NEW ACQUISITIONS 2
Every now and then I like to exhibit some recent additions to my hologram collection for the pleasure of seeing how they look as a group and as a small gesture towards promoting holography as an art form and display medium
Last year I was poking about on the internet and happened across a website which was advertising a collection of holograms for sale. These had formed a popular exhibit in Liverpool during the 1980s but had not seen the light of day for almost a decade. I purchased the collection for a very reasonable price and, along with piles of very uninspiring material, acquired some classic pieces of early British display holography that were otherwise destined to remain in boxes.
Richmond Holographic Studios, founded by Edwina Orr, produced some of the best commercial holography of the 1980s and, in the process, trained up a whole generation of holographers who still form the core of the business today. Rob Munday and Mike Medora, who have gone on to establish their own studios, both served time at RHS and Rob begun his superb series of wildlife holograms, including the Falcon and Moth holograms seen here, during that period. Mike Medoras multi-channel image, Ragtime is a fine example of holographys capacity to store a multitude of images on one plate and reflects his personal love of music. RHSs portrait of Boy George captures an 80s icon in the making.
John Webster is a scientist who helped develop the pulsed lasers which enable the recording of animate subjects, but he also had an involvement in making holograms of museum exhibits as an aid to restoration. The Coppergate Helmet, commissioned by the Yorvik Centre, combines both those areas of knowledge in an image manufactured by RHS.
Dominic Welby was a founder of Laser Light Studios, another commercially orientated outfit, and produced some very original works of his own design, a couple of which I acquired with the Liverpool hoard and another, Ebb & Flow, directly from Dominic himself. They demonstrate his technical versatility and fascination with optical effects.
Probably the piece I was most pleased to get hold of as a result of this internet trawl was Patrick Boyds gorgeous Lucy in a Tin Hat which is without doubt one of the finest holographic portraits ever made and certainly Patricks bestselling image. For some reason, I didnt buy one when it was first released and the supply has now virtually dried up so it was a particular coup to add this fine copy to my collection.
The result of another websurfing session was the discovery of a collection of holograms on sale in Scandinavia, containing some early work by my good friend and colleague Andrew Pepper. Andys Line Addition, Point Addition and Plane Addition were commissioned by the Covent Garden gallery, Light Fantastic, in 1984 where I first remember seeing them. When I asked Andy about them last year he didnt have any copies himself, nor knew of the whereabouts of any. It just goes to show how wonderful the internet is - you can find anything there if you keep looking. The other Pepper on display, Six Lines Folded, is perhaps more representative of Andys personal work and was purchased following his one man show at Gallery 286 in June 2001.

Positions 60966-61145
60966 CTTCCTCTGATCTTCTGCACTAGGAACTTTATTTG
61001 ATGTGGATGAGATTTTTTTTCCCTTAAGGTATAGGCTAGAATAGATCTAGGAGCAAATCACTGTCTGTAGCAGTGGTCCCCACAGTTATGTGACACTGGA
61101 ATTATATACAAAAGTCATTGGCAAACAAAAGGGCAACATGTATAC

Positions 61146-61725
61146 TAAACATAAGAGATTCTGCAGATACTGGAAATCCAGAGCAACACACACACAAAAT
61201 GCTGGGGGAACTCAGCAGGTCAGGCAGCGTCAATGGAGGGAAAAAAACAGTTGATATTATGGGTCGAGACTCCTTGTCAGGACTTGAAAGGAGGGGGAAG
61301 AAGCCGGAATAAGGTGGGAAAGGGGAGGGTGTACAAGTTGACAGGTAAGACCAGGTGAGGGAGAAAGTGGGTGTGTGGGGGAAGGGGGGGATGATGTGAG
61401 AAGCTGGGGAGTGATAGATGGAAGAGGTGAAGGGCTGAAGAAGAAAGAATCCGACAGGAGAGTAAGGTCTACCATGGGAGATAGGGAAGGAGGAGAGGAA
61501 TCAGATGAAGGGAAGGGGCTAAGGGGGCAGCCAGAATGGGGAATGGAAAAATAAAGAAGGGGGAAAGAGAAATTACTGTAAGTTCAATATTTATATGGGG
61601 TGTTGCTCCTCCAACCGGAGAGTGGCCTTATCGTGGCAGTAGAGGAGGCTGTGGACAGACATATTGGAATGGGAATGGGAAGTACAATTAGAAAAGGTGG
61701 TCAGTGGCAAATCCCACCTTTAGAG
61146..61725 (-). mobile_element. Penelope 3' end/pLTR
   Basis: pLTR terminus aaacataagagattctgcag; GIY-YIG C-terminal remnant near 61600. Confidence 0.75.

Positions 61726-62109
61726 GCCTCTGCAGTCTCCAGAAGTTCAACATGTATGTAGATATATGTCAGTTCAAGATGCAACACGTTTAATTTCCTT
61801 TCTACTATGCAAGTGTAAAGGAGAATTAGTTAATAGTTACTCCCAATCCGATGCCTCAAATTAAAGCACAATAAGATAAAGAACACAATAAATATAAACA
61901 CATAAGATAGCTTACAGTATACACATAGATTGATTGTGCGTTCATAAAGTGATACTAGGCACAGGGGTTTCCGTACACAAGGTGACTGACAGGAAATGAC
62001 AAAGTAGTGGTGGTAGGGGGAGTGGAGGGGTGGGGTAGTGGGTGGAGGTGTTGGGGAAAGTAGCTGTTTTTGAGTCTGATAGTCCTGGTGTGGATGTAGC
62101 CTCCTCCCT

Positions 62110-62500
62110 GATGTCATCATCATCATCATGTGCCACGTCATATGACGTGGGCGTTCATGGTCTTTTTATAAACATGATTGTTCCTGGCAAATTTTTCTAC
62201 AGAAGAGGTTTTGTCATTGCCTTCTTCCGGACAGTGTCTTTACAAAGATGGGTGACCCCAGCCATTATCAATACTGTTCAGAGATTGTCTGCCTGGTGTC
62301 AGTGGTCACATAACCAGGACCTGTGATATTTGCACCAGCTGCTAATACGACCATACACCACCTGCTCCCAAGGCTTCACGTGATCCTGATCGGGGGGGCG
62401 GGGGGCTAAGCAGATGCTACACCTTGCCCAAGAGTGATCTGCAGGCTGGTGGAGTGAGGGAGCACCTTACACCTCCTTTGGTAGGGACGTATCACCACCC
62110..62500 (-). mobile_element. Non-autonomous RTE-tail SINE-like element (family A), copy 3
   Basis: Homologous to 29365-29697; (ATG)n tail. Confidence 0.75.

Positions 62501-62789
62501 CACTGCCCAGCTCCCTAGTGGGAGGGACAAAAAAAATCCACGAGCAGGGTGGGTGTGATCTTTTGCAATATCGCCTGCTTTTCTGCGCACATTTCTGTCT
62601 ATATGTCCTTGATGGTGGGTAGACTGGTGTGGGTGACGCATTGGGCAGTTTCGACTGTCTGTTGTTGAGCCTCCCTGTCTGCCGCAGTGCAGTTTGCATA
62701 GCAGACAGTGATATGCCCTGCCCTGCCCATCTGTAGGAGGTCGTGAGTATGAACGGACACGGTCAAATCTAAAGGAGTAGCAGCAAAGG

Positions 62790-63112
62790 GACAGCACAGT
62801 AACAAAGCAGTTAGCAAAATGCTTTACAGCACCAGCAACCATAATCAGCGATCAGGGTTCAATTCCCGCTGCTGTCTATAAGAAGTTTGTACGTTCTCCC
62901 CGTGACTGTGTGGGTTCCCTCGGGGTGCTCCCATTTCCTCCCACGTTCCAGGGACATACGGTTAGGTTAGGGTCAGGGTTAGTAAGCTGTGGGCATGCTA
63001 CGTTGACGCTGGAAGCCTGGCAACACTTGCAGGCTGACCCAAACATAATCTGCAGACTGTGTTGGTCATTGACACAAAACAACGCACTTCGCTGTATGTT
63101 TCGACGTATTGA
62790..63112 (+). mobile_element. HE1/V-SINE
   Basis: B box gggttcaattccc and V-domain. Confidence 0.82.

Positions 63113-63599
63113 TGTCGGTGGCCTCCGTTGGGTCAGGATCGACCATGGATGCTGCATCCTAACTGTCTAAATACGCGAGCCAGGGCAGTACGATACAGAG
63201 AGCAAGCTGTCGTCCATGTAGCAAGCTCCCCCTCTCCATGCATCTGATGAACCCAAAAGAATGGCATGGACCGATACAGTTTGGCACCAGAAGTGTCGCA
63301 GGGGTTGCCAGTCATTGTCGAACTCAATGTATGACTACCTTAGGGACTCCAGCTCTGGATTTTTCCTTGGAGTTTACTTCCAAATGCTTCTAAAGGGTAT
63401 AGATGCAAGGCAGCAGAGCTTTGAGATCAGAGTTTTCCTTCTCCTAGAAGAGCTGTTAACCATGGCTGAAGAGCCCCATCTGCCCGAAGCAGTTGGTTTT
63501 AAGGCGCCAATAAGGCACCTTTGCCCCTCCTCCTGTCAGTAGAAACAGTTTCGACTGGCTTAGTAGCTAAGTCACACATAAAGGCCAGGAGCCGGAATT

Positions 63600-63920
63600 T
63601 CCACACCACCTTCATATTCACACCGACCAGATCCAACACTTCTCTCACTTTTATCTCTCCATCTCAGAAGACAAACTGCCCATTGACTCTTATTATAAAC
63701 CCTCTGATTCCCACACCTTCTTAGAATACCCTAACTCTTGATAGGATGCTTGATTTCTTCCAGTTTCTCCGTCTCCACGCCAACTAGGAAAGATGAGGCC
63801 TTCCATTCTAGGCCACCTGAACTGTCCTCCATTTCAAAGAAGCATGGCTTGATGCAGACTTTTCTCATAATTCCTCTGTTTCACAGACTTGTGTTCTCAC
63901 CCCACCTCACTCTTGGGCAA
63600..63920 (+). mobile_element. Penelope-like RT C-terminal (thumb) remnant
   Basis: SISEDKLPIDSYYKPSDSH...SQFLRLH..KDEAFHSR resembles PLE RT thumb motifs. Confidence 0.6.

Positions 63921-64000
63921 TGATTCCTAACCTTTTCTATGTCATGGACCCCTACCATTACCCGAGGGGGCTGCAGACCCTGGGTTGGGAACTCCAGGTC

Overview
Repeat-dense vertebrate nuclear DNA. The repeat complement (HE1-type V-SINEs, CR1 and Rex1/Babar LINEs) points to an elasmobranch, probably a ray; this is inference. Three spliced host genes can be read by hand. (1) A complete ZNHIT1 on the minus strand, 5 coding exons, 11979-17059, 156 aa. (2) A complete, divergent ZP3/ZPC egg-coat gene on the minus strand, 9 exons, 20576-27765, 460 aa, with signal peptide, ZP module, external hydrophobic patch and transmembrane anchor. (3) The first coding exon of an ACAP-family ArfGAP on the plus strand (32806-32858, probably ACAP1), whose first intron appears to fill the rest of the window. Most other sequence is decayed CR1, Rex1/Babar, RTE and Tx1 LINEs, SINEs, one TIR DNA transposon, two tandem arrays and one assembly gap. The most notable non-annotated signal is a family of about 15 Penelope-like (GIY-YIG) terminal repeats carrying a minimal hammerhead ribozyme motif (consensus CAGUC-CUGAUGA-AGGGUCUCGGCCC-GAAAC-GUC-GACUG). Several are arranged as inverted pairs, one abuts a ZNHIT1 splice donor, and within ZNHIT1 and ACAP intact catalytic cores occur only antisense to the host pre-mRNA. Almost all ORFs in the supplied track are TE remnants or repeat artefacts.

The summer before last I made a trip to the States to see what was going on in the holography scene there. In New York I visited Rudie Berkhout, one of the few holographic artists ever to be exhibited at the Whitney Museum, and was thrilled by his recent series of reflection hologram Studies in Light which marked a complete departure from his earlier, equally distinctive transmission holograms. I acquired the piece on display here as a result of that visit and it is currently one of my favourite works in the collection.
Also on that trip I visited Harriet Casdin-Silver in Boston and had a chance to see some of her huge new figurative works. I have not managed to get hold of an example yet but I am pleased to have purchased the wonderfully imaginative Grater which utilises the optical powers of holography to invert a subject pseudoscopically and in the process create a mesmerising abstract work from a banal kitchen utensil. Her Kathryn of Dunes, which resulted from an AIR at the Royal College of Art, is not yet part of my collection but since it is here on consignment I thought I would take this opportunity to exhibit it.
When the RCA had its holography department, it provided an opportunity for artists working with the medium to experiment with aspects of holography they had not tried before. Caroline Palmer had already established herself as one of the finest pracitioners of museum holography with her Ancient Art series of images, but her M.A. took her into the territory of Op Art and Sacred Geometry. I recently added her largest work, Easter, to my collection, along with two smaller examples of her Lines of Light series: Bar Code and Candy Canes, exercises in spectral colour-mixing in space.
One sad aspect of having been involved with holography for 25 years is that some of the people who pioneered the medium and first inspired me with their work are now dying off. Dan Schweitzer, who founded New York Holographic Labs with his colleague Sam Moree, tragically died of lung cancer last year aged 56. The Seed, displayed here, astonished me with its beauty and optical wizardry when I first saw it in 1980. When I tried to buy a copy in 1995 the edition had sold out. This one, which I acquired from Dans widow, Gloria, was his personal copy. I am proud to own it now.
Jonathan Ross, February 2003
|WORK ON SHOW
Studies in Light #6 1999
Richmond Holographic Studios
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